Don’t forget your tinder bundle is mobile, and this should be used to your advantage. If your ember extender is burning out in a particular direction then angle your tinder bundle so as you blow into it so the remaining unburnt fuel falls into the path of your breath behind the ember.

tinder bundle being angledChanging the angle of this clematis tinder bundle to direct the ember into the path of the remaining unburnt ember extender.

Ideally when it comes to using the air from your lungs you need to be aware of the moisture content as it leaves your body. Typically this is about 4% water vapour.  This is easily demonstrated by giving a few good long huffs on the palms of your cupped hand. Placing your hands together straight after you will immediately feel that they feel clammy with a slight tackiness to them. This is the moisture from your breath leaving a residue. We want to avoid this moisture coming into contact with your ember. The simplest way to achieve this is by holding your tinder bundle four to six inches from your lips to lessen its effect on your ember.

bundle 4-6 inches awayKeeping my distance at 4-6 inches.

Lips are key to focus your breath to where it needs to be in conjunction of your lungs to help control the volume.  Blowing too hard and the ember in your tinder bundle will spit back at you as it breaks up. Blow too softly and you will starve it of oxygen before enough heat is generated to ignite your tinder. To produce a suitable airflow bring your lips together as blowing out a candle, this will give you a concentrated air flow as you exhale. Unlike blowing out a candle though you want a steady flow rather than a short sharp blast. As a guide with lungs full of air look to exhale steadily for a good five seconds before you feel you need to draw your next breath. This will obviously vary from person to person, so don’t turn yourself blue reaching for five seconds if you can maintain up to two or three at most.

As we feel our breath drawing to a close on a still day we can keep the ember fed with air by keeping the tinder bundle moving, allowing us to also draw fresh breath at the same time to apply to the tinder bundle again. As we reach this point, in one seamless motion, turn your head to one side to avoid any smoke and draw all the fresh air to fill your lungs, as you do so swing your tinder bundle on the opposite side with your arms fully extended down beside you, bringing straight back up to coincide with your next fresh breath. We repeat this process increasing the size of our ember as we do so and the mass of heat produced, this helps drive out the small amounts of moisture in the fuel before it becomes part of the ember. This thermal energy then transmits to the coarser tinder, again driving out any moisture before it to becomes part of the ember.


bundle swingSwinging the tinder bundle and drawing my next fresh breath.

As the tinder starts to smoulder, the smoke increases in volume. The colour of the smoke is a good indicator of what is going on in inside. As the thick white plumes of smoke build as the amount of moisture driven out is increased you will notice it change in colour to a grey green/yellow colour. This is all the oils within the tinder as they start to evaporate. (If your tinder is exceptionally dry or fine this may not be evident.) This is an indication that you are not far from achieving flame. It won’t combust all the time you are blowing into the tinder bundle, only when you rest and it is these oils that will combust, bringing your ember to flame. As this happens slowly roll over the tinder bundle to continue to feed the fire. Bring it down to your prepared fire site where you can add further coarser fuels in ever increasing gages to establish your desired fire lay.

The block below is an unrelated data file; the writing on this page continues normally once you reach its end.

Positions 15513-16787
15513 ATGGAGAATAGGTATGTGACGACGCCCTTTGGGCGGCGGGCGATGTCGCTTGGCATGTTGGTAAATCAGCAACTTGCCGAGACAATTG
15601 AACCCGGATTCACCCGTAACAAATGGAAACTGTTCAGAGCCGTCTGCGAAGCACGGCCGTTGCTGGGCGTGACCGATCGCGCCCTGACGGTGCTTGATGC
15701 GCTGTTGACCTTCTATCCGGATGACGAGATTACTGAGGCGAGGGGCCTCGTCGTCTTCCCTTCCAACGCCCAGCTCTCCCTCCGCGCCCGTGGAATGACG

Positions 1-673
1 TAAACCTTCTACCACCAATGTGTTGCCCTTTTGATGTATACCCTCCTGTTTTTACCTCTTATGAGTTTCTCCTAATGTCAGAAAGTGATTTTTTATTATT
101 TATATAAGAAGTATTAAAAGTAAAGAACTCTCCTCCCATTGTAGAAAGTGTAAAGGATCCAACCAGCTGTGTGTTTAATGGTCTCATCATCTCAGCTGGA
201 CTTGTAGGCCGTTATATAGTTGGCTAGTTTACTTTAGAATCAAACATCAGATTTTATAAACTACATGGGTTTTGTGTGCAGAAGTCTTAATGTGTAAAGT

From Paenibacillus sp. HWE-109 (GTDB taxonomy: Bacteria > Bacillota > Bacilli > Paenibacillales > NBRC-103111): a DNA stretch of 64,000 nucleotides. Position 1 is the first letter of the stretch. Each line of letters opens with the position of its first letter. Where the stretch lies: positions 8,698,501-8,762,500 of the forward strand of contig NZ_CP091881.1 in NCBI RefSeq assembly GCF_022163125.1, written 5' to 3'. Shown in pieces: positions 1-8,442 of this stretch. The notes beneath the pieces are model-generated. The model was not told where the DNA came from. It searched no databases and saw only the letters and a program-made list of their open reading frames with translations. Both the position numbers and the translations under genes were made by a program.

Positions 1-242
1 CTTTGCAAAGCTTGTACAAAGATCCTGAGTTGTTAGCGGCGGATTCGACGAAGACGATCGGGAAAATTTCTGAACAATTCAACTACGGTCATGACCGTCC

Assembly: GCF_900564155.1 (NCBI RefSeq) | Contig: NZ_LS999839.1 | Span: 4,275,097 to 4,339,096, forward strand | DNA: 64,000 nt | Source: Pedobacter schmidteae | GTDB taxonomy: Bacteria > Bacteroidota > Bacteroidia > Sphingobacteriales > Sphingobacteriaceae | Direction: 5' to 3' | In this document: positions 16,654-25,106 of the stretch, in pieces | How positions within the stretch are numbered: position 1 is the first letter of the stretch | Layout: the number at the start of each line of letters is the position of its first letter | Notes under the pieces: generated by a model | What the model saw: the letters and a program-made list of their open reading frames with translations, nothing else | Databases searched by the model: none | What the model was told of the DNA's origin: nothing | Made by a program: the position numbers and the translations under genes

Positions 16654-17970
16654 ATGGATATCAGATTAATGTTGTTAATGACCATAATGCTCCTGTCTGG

smoke colour changeNotice the faint yellowy grey smoke in the centre as the oils start to evaporate.

combustionShortly after the smoke changes the oils combust

rolling over tinder bundleRolling over the tinder bundle to feed the fire

Now is the time to take a moment and bath in the heat and light of your labour as our ancestors had done for thousands of years. It is a truly wonderful achievement in creating fire using the natural materials around you. It warms the soul as well as your body when you achieve it.

fire burningFire by friction, warming the soul and body for thousands of years

Let us now turn our attention to two other tinder bundles we can produce from some of the materials in the first two blogs.

Phragmites Reed – Phragmites australis

Phragmites or Common Reed is an amazing plant. Not only do we have everything we need to get our ember converted into flame, but we also have the first stage of our kindling to start to maintain it.

Using the dried dead leaves from the reed, rough them up to increase the surface area and form the tinder bundle as we did with the cleavers. We will need a little more though this time as the leaves are quite fine and it will burn down quite quickly. Adding half again as will give us the time we need to ignite the first stages of our kindling, in the form of the reed stems.

Now add the seed heads of the reed into the well of the tinder bundle, as before two or three cotton balls worth is fine and we are ready to go.

common reed tinder bundlePhragmites tinder bundle being prepared.



Clematis – Clematis Vitalba

Using both the vine bark as our tinder and the seed heads as our ember extender we can create an effective tinder bundle with just less than half the volume of the cleavers bundle. We need to prepare the bark well for it to be effective. Rough it up quite firmly to break it up into finer strands, you will find they are quite coarse. Lots of smaller fibres will break up and fall through, don’t worry though, we can keep hold of all of this and place it in the well of the tinder bundle when we have created it. When you have done that, place the four or five cotton balls worth of seed heads in, no need to fluff them up this time, unless they have been heavily compressed. Now continue as we did with the cleavers. You will find that although the bundle is smaller it will burn for a good while, giving you the time you need to establish it with kindling.

clematis tinder bundle                               Clematis bark and seed head tinder bundle                                

Well that’s it for this the last part of this tinder bundle blog.  It’s just about getting out there and trying it out for your selves. I hope you have found it useful and inspired you to maybe try something a little different to get your next tinder bundle going.